FRIDAY, March 17 — Ingham County Circuit Judge Joyce Draganchuk has ordered all of the handwritten filings by Lansing marijuana entrepreneur Michael Doherty stricken from the court files in his receivership case.
"Defendant Michael Doherty’s filings constitute offensive and inflammatory material, and are redundant, immaterial, impertinent, scandalous, and indecent, thereby warranting they be stricken,” Draganchuk’s orders issued on Thursday read.
As detailed by City Pulse this week, Doherty’s dreams of creating a recognized marijuana brand began to crumble around him in March 2022 when creditors sought a receivership to protect over $10 million in investment. Two other creditors eventually joined the case, raising the indebtedness of his two businesses to over $12 million.
Doherty bought and converted a portion of the John Bean Building, on South Cedar Street, into his manufacturing facility. The century-plus-old brick warehouse is more than 460,000 square feet. The receivers have placed it for sale for $7.75 million.
Doherty is battling with four separate creditors to retain control of Rehbel and MD Industries, both limited liability companies. He filed a series of handwritten motions in the court this month that totaled 614 pages. It argued that creditors and the court-appointed receiver had worked together to take his business — calling it a “hostile takeover.”
The screed was filled with printed copies of internet definitions, Wikipedia pages, movie quotes, biblical quotes and more. In the filing he assailed the character of the creditors, accusing them of owning too much property, not understanding the marijuana business and of personal failings in marital relationships.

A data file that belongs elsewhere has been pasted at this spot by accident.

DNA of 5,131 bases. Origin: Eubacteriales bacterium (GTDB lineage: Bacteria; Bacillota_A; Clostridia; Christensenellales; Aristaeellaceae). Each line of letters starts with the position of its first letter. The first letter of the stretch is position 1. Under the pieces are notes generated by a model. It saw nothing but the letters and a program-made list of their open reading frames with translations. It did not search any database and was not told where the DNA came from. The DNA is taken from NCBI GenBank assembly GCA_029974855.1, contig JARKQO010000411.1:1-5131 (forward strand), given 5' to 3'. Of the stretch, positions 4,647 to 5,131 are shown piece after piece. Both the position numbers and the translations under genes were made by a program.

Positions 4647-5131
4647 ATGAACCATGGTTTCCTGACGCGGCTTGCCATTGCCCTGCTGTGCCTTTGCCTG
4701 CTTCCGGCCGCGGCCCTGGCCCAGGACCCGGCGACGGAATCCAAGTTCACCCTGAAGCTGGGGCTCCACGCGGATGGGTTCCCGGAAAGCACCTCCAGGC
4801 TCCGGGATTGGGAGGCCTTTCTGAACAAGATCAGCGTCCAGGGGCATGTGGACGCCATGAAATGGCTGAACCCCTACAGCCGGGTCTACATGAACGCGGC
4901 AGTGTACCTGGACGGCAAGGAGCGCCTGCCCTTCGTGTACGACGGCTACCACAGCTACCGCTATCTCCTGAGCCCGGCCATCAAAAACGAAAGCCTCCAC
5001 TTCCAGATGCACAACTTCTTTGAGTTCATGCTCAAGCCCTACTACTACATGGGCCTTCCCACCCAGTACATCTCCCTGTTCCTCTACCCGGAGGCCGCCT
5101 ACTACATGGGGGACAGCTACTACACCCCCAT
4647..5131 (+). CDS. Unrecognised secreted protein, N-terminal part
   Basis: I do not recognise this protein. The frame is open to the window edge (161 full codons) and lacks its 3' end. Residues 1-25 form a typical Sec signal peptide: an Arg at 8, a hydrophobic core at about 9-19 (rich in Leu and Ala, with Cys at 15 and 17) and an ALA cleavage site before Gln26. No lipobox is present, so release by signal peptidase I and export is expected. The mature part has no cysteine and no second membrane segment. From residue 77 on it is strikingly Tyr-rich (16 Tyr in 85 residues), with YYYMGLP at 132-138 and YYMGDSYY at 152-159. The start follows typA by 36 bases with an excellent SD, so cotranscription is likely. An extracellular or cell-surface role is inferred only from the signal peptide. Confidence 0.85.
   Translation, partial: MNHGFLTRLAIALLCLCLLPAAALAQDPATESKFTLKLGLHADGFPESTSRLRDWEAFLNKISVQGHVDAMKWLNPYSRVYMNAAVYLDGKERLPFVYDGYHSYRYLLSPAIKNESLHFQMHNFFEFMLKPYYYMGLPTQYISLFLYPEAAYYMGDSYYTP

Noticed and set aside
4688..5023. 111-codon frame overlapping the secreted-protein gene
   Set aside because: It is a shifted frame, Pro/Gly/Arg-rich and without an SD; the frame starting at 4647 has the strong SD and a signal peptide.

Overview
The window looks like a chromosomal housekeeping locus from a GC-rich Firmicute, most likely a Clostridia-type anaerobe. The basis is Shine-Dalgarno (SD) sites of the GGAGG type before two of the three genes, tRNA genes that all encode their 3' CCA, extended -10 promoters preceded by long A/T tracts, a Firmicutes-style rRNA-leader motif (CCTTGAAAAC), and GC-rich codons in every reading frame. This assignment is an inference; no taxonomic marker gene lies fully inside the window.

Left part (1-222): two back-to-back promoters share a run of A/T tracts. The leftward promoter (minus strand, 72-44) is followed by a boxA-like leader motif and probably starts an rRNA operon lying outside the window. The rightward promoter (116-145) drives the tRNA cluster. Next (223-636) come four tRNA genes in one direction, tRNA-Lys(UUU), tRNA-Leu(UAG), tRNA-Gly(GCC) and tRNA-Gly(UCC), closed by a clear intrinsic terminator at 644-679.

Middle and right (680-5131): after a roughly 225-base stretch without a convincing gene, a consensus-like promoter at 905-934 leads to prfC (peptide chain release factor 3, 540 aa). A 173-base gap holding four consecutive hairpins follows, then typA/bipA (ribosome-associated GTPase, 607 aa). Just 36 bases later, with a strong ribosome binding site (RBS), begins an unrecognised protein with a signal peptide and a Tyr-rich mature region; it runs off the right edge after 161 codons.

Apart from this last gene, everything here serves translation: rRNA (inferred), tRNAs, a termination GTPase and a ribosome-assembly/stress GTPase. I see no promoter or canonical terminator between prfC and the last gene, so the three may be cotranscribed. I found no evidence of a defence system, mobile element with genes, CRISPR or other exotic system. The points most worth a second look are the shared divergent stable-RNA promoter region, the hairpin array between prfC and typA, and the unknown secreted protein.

Draganchuk issued two orders related to Doherty’s bid to represent himself in the court and filings with the court. Acting on a motion by the receiver, John Polderman of Simon PLLC, Draganchuk ordered the filings submitted by Doherty to the court March 2 through 7 be stricken from court records and redacted, leaving only the name of the filing in the court records. The second order directed the courts to take the same actions for documents filed between March 7 and March 16.
In addition to striking the filings from the records, Draganchuk also prohibited Doherty from “filing anything with the Court that does not comport with the requirements of the Michigan Rules of Court.”
The pot grower has lost two attorneys in the last year and opted to represent himself. He was warned in writing and by Draganchuk that he could only represent himself because Michigan court rules require a licensed attorney to represent businesses in the state. Acting on his own, Doherty’s filings attempted to provide a defense for his businesses, in violation of the court’s warnings.
He will be back in court on April 4 to explain why Draganchuk should not hold him in criminal contempt —potentially putting him in jail for up to 93 days and issuing a fine of $7,500 — for allegedly violating her orders.
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